Each elimination is scored to a musical interlude (Busby Berkeley, Bollywood, and Flower Child rock are some of the styles), arranged by the invaluable Danny Elfman and performed by knee-high Oompa-Loompas, deadpan Deep Roy digitalized into a whole tribe. Still, despite the massive CGI work, Charlie and the Chocolate Factory maintains the heartfelt, nearly handmade feel Burton brings to even his mega-budgeted works, the puckish edge of the individualized artist molding immense Hollywood projects into personal visual-emotional experiences. For all the PG-busting weirdness, however, Burton's film is a much less sinister journey than the earlier version, not so much due to toned-down freakouts (the boat ride, a malefic acid trip in the 1971 movie, becomes a benignly psychedelic aqua-rollercoaster here) as to the fleshing out of Wonka. Turns out a severe, candy-free childhood (dentist dad Christopher Lee allowed no sugar, only tons of Inquisition-looking dental contraptions) lurks behind his chocolate obsession and his inability to utter the word "parents" -- critics are already deploring the addition of this family backstory, writing it off as faux-Spielberg the same way they patronized Burton's previous Big Fish as a simple acceptance of paternal lies, rather than a meditation on life, death, and filmmaking. Yet this emotional side is no less powerful a pull to the filmmaker as his trademark "dark" impulses, and the sweet-sour blur, freakishness found in normalcy and a fondness for oddness, lies at the soul of the film, and of Burton's art. Sweet.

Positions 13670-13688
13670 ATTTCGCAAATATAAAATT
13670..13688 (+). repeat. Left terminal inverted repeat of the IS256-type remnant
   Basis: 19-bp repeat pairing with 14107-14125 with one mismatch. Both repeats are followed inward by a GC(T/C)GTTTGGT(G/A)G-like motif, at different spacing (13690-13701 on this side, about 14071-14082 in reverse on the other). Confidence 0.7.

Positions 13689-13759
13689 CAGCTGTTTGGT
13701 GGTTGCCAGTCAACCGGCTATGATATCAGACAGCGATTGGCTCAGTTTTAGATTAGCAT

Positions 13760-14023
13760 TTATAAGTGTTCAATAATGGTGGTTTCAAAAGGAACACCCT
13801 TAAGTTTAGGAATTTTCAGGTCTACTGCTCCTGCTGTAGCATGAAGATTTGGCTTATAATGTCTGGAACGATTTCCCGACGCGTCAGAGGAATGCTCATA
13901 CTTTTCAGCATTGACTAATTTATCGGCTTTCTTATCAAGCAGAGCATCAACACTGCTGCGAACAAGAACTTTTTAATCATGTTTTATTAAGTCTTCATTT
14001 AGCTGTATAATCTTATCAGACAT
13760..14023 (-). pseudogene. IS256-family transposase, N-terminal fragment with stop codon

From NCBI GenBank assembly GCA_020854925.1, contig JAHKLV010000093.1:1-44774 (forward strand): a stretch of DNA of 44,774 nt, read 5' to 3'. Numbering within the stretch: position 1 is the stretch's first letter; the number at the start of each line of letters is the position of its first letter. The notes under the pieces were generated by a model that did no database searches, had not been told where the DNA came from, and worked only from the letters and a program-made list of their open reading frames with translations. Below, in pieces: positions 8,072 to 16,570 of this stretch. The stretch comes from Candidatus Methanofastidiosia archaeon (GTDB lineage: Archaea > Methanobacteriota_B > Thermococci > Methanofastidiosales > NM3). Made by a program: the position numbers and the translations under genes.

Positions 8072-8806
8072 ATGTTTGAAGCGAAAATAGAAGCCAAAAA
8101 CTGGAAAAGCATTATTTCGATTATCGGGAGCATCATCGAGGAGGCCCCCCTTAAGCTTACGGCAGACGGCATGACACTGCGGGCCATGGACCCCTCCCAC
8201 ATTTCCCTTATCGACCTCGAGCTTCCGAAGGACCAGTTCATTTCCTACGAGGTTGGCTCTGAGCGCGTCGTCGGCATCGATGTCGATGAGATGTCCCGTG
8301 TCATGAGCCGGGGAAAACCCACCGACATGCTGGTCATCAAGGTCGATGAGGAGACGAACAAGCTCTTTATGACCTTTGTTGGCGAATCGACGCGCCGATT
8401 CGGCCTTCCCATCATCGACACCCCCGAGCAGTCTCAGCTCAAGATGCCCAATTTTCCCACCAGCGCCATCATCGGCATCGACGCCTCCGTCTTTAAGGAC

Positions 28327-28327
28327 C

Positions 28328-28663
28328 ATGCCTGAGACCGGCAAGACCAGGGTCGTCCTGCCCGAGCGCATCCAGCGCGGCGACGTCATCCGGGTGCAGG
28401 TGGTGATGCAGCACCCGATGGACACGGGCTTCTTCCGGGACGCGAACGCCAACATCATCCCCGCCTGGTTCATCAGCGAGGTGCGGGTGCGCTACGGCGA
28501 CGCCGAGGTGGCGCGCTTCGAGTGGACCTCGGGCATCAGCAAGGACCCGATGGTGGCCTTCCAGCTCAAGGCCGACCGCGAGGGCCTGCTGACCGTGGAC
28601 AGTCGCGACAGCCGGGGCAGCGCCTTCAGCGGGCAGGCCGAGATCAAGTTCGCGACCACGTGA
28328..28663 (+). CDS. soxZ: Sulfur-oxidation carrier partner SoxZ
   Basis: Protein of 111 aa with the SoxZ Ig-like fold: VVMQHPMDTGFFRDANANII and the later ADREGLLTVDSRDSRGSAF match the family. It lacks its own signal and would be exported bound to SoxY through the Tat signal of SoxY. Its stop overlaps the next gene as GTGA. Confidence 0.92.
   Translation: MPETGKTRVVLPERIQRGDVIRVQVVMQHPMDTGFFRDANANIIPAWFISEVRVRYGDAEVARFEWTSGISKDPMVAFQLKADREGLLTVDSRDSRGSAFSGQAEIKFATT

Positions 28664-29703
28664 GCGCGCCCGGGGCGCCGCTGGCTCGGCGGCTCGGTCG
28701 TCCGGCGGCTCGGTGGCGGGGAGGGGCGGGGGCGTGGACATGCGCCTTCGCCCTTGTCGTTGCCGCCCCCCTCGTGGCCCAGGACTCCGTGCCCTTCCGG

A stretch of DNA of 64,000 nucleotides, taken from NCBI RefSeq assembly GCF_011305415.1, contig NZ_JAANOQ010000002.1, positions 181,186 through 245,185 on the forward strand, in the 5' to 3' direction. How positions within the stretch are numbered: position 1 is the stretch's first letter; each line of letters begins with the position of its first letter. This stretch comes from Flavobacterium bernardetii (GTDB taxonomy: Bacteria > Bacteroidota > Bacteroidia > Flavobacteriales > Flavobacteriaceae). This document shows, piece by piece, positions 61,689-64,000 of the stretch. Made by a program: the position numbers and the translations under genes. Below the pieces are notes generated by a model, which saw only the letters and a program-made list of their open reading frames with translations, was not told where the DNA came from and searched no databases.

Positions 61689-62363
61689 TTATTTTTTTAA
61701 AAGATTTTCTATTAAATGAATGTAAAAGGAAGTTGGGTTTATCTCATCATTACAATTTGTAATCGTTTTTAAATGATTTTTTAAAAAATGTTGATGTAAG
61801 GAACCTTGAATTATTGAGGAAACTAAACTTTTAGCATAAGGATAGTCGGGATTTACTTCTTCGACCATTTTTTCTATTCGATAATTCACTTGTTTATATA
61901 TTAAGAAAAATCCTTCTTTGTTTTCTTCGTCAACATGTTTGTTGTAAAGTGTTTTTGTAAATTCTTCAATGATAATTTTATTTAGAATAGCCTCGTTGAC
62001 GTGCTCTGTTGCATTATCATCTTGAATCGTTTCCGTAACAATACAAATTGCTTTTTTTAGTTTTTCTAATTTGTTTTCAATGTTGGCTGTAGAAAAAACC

If the Burton-Depp work is a collaboration of director and actor, Wedding Crashers falls in the actor-auteur slot. Or, more precisely, actors-auteur -- namely, the Frat Pack, the new millennium's hipster-jester batch boasting in its corner Luke and Owen Wilson, Ben Stiller, Vince Vaughn, and Will Ferrell, to say nothing of most recent comedy hits (Old School, Starsky and Hutch, Dodgeball: A True Underdog Story and Anchorman: The Legend of Ron Burgundy). This round the torch-bearers are machine gun-mouthed shark Vaughn and smash-nosed smarm-poodle Owen Wilson, who carry on the Pack's frat-house carousing as well as the buried subtextual baggage: Vaughn goes the full traumatizing route, package rubbed near climax under a dinner table, before he's pummeled on a game of touch football, bound and gagged to his bed by both a peppery brat and her brooding artiste brother, and hit with an assfull of buckshot. (Wilson, by contrast, just gets to feel up Jane Seymour's tits.) Happily MOA is another Frat Pack thematic motif, jokey homoeroticism, with the guys sharing brotherly bonds as they hone their fake-sensitivity skills just in time for matrimonial season, going from wedding to wedding in search of free booze, hors d'oeuvres and, above all, horny bridesmaids.